6. You could also try a DRIE of Si to define your pocket.  Here the etch would be vertical and your pocket would have an approximately horizontal floor.

Processing Small Chips

To process a small chip (< 1cm x 1cm) you should also prepare a carrier wafer as they will blow off the chuck and into the exhaust line.


Performance of the Tool

What the Tool CAN do

  • Deposit high quality metal oxides
  • Deposition of oxide free metal nitrides and elemental metal films with low contamination
  • Tightly controlled thickness through monolayer at a time growth.
  • Thin film deposition with angstrom precision
  • Ultra-conformal deposition thermal processing
  • Depositions assisted by H2, N2, or O2 plasmas.
  • Uniform coverage on aspect ratios of roughly 20:1 for plasma deposited films

What the Tool CANNOT do

  • Deposit thick films.  This is because of both the slow deposition rates and the expense of material precursors.
  • Films thicker than 50nm require prior approval from the quality circle.

  • Selective ALD is a difficult issue and current research should not be expected that materials will deposit on only certain materials.
  • ALD of certain films has not been demonstrated (Au for instance).  If you want to try something not currently available, please consult the quality circle or the ever-expanding ALD literature.


The System

The Fiji system consists of two identical chambers (Fiji1 and Fiji2), which are completely separate and autonomous.  The differences between the systems are their cleanliness level (Fiji1 is semi-clean) and the presence of BOOST capability on Fiji2 for low vapor pressure precursors.  THE OZONE GENERATOR FOR FIJI1 HAS BEEN REMOVED.  They each have the following components (diagram courtesy of Cambridge Nanotech):


Fiji diagram

  • A vacuum loadlock chamber
  • A pump to maintain low pressures in the chamber and remove unreacted precursor
  • A electronic control box (called the "e-box") that controls all of the heaters, valves, etc and communicates with the control computer via USB
  • A control computer (a non-networked PC running Windows 7)
  • H2, N2, and O2 gas lines for plasma

Possible Films

The films available on the Fiji1 is determined by the precursors installed in the system.  In general, anything possible on the Savannah or the Fiji2 is possible on the Fiji1.  The Fiji1 tool is currently maintained without a DI water source so primarily plasma assisted recipes are recommended.  If you need to run a thermal film on the tool, please discuss with Michelle Rincon ( to discuss.  The list of available precursors is maintained on this page and also on a file on the desktop of control computer.  The file on the computer is the final word on what precursors are installed on the system currently.  In the event that this website and the file on the computer disagree - follow the document on the control computer.

Current films available (in stock precursors):
*Please note film deposition rates listed are specified to one significant digit for estimation purposes.  For applications with tight thickness specifications it is recommended the user perform some process characterization to ensure precise depositions.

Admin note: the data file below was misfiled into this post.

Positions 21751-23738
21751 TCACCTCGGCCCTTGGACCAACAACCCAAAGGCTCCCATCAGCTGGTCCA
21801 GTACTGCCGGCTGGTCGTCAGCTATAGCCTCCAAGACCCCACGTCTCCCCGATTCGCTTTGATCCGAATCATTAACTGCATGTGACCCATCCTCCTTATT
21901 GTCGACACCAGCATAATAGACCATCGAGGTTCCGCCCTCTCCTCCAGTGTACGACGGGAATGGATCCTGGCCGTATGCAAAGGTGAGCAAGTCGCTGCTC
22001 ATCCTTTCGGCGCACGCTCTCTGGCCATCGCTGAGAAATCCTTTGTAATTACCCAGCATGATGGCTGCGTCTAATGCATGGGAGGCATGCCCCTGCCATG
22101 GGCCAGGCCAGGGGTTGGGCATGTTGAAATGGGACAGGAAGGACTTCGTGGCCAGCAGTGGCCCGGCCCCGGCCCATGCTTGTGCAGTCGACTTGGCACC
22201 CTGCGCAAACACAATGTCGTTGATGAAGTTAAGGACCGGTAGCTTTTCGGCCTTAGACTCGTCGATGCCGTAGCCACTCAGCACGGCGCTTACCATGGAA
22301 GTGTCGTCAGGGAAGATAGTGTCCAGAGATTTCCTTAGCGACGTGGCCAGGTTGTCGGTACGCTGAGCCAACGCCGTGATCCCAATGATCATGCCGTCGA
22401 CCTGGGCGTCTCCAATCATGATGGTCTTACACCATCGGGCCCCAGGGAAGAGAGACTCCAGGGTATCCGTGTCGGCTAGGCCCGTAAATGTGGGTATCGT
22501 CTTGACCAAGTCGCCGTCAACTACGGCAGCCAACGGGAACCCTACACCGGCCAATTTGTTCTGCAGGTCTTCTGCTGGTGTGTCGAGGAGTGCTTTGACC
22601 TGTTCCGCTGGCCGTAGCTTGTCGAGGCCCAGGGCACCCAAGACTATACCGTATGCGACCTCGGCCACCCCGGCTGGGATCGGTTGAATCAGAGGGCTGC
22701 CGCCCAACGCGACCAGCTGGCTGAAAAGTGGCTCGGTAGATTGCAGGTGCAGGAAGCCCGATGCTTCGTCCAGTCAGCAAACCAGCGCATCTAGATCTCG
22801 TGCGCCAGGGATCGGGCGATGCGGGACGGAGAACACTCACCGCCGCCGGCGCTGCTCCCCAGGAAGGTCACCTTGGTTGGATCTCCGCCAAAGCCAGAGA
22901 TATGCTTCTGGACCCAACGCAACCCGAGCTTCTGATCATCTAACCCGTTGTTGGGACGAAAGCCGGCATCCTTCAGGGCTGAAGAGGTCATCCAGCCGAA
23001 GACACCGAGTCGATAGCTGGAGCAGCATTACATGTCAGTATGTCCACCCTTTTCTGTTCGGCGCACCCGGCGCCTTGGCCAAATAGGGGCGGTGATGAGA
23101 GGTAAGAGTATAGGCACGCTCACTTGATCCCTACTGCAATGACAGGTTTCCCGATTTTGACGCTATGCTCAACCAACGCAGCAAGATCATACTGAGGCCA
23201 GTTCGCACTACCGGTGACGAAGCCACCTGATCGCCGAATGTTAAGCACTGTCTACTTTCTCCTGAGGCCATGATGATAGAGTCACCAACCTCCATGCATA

A database with user data for films can be found in the Available Films at SNF folder.

Film   NOTES Tools Deposition rate (A/cycle) @ temp) Thickness Nonuniformity over 2 100mm wafers)  Precursor 1  Precursor 1 temperature   Precursor 2 
Thermal Al2O3  Well characterized Fiji2, Fiji3, Savannah 1 @ 200C 1% Trimethylaluminum  Unheated   H2O  
Plasma Al2O3   Well characterized  Fiji1, Fiji2, Fiji3 1 @ 200C 0.50% Trimethylaluminum   Unheated   O2 plasma  
Thermal TiO2  Being characterized Fiji3, Fiji2, Savannah 0.4 1% Tetrakis(dimethylamido)titanium(IV)  75C   H2O  
Plasma TiO2  Being characterized Fiji1, Fiji2, Fiji3 0.4 2% Tetrakis(dimethylamido)titanium(IV)   75C   O2 plasma  
Plasma TiN  Well characterized  Fiji1, Fiji2 0.5   Tetrakis(dimethylamido)titanium(IV)  75C   N2  plasma
Plasma WN  In development Fiji1, Fiji2     Bis(ter-butylimino)bis(dimethylamino)tungsten(VI)  60C (TBD)   N2 plasma
Thermal HfO2  Well characterized Fiji3, Fiji2, Savannah 1.0 1% Tetrakis(dimethylamido)hafnium   75C    H2O 
Plasma HfO2   Well characterized Fiji1, Fiji2, Fiji3 1.0 1% Tetrakis(dimethylamido)hafnium(IV)   75C   O2  
Thermal ZrO2   In development  Fiji3, Fiji2, Savannah 0.8 1% Tetrakis(dimethylamido)zirconium(IV)   75C   H2O  
Plasma ZrO2  In development Fiji1, Fiji2, Fiji3     tetrakis(dimethylamido)zirconium(IV)   75C   O2 plasma 
Thermal Ta2O5  In development  Fiji3, Fiji2, Savannah     Tris(ethylmethylamido)tert-butylamido)tantalum (V) 105C H20  
Plasma Ta2O5   In development  Fiji1, Fiji2, Fiji3     Tris(ethylmethylamido)tert-butylamido)tantalum (V) 105C O2 plasma  
Plasma TaN   In development  Fiji1, Fiji2     Tris(ethylmethylamido)tert-butylamido)tantalum (V) 105C H2 plasma    
Plasma SiO2  Being characterized  Fiji1, Fiji2, Fiji3 0.8 1% Tris[dimethylamino]Silane   Unheated   O2 plasma  
Plasma SiN  Being characterized  Fiji1, Fiji2  0.11    Tris[dimethylamino]Silane  Unheated  N2 plasma 
Thermal Pt   Being characterized  Fiji1, Fiji2
0.4 (plus substrate dependent nucleation)   Trimethyl(methylcyclopentadienyl)platinum(IV)   80C   O2  
Plasma Pt   Being characterized  Fiji1, Fiji2 0.5   Trimethyl(methylcyclopentadienyl)platinum(IV)   85C   O2 plasma  
Thermal Ru   In development  Fiji1, Fiji2
    Bis(ethylcyclopentadienyl)ruthenium(II)  TBD   O2 and H2  
Plasma NiO   In development  Fiji1, Fiji2, Fiji3     bis(cyclopentadienyl)-nickel   TBD   O2 plasma 
Thermal ZnO In development Savannah     Diethylzinc Unheated   H2O  
Silanization No characterization       APTES (3-Aminopropyl)triethoxysilane